Over the past year, banks have reported several non-performing loans and several debtors have gone into distress. When considering the interest rate payable, how does the in duplum rule apply?
The common law in duplum rule provides that the interest on arrears ceases to accrue once the sum of the unpaid interest equals the amount of capital outstanding at the time. The rule directly translates to “double the amount”. On May 1, 2007 the common law in duplum rule was incorporated into our statute law with the introduction of Section 44A of the Banking Act
The rationale for the in duplum rule was explained by the Court in the case of Mwambeja Ranching Company Limited and Another v Kenya National Capital Corporation  eKLR as follows:
“The in duplum rule is concerned with public interest and its key aim was to protect borrowers from exploitation by lenders who permit interest to accumulate to astronomical figures. It was also meant to safeguard the equity of redemption and safeguard against banks making it impossible to redeem a charged property. In essence, a clear understanding and appreciation of the in duplum rule is meant to protect both sides.”
The rule is operative once a loan becomes non-performing at which point it limits the maximum amount of interest that can be charged on that non-performing loan. For example, if your loan became non performing when the outstanding principal was KES. 50,000,000 then by operation of the rule the maximum amount the bank could claim would be the sum of: KES. 50,000,000 principal plus Maximum of KES. 50,000,000 interest plus any expenses incurred in recovering the loan.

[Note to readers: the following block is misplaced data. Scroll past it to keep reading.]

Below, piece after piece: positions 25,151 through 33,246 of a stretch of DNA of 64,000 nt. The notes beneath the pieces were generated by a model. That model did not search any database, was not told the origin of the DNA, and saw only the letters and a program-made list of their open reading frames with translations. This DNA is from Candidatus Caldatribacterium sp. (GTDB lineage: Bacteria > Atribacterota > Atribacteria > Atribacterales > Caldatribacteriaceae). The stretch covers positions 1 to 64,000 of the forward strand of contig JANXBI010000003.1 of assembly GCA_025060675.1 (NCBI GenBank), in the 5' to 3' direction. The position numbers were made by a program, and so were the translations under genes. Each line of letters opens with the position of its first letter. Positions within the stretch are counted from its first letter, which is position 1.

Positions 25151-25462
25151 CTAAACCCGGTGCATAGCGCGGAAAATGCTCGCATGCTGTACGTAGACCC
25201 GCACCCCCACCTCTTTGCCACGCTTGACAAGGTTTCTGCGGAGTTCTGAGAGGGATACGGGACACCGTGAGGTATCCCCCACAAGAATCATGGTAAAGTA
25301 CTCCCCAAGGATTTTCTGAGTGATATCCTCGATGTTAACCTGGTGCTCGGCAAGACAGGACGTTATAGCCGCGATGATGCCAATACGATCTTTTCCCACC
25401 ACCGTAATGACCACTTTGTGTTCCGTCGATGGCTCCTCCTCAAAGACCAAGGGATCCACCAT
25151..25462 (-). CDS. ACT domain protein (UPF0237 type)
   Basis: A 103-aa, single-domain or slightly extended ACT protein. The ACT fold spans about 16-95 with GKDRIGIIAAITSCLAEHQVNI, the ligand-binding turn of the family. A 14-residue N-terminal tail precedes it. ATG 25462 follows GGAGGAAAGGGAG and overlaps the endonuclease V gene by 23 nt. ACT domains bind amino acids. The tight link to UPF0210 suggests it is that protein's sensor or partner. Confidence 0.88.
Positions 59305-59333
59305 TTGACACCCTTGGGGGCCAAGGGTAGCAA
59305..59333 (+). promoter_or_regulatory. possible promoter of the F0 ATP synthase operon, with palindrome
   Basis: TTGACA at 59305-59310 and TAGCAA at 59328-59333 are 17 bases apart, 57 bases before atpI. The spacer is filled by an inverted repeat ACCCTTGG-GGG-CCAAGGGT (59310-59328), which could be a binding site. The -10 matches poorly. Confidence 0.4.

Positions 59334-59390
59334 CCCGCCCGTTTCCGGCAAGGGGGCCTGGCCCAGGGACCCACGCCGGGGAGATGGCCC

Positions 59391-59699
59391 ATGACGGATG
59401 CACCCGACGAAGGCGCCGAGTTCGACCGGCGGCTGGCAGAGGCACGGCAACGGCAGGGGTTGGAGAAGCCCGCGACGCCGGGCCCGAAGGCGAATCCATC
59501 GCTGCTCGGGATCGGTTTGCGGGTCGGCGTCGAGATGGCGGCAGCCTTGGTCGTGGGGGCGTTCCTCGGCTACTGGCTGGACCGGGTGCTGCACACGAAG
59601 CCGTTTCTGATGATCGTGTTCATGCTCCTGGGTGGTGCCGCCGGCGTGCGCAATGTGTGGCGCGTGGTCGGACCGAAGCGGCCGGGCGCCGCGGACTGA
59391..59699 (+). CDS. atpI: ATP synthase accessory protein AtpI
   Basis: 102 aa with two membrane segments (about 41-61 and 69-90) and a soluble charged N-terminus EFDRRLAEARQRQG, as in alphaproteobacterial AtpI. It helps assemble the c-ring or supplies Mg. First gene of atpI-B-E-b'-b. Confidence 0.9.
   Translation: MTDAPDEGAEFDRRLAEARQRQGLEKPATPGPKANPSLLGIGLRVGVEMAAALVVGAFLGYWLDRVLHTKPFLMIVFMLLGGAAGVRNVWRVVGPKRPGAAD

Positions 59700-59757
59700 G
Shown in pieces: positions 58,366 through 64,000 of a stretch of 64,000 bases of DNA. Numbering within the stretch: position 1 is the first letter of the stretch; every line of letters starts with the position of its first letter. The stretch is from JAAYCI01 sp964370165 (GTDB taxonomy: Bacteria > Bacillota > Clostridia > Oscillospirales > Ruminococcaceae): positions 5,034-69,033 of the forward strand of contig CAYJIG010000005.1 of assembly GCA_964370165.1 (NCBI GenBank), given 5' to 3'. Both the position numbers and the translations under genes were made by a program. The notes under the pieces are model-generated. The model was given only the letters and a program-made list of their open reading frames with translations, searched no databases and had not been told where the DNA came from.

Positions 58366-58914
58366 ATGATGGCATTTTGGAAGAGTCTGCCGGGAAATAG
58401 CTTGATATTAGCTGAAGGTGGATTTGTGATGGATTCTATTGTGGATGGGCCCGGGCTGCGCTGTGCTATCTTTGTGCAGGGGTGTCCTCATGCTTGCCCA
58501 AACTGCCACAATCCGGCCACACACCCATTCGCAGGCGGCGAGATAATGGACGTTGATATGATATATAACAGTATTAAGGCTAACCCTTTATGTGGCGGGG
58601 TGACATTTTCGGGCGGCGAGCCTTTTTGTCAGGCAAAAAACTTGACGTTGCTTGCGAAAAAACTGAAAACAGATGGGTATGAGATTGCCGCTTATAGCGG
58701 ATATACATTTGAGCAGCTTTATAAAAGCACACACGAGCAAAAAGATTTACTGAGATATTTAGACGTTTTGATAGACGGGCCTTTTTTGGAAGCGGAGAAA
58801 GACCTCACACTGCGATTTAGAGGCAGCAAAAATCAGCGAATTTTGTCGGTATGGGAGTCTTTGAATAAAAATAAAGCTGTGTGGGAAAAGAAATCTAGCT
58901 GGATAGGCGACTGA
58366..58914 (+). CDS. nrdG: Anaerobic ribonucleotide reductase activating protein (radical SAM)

However, if the loan started performing and then after some time become non-performing again when the outstanding principal was KES. 25,000,000 then the 25m figure is what would be used to determine the maximum amount claimable.
Can a creditor therefore claim interest equal to your principal loan amount if you’ve already paid an amount equal to the principal?
To determine this question, depends on whether the amount was paid before the loan was declared in default. Any amounts paid before the loan was declared to be in default are not considered when applying the in duplum rule.
The in duplum rule would only come into operation once the loan was declared to be in default. A loan is considered to be in default when the bank sends a formal notice in writing to the borrower.
The outstanding principal at the time of the most recent declaration of default, will therefore be the figure used to calculate the outstanding amount payable. In theory this amount could be equal or higher than the initial principal loan amount.
However the Court has placed the burden of proving the outstanding amounts on the bank. Such evidence would include statements of accounts, notices for default and payments received.
The in duplum rule can protect a borrower from predatory interest, but only applies when a loan is in default.
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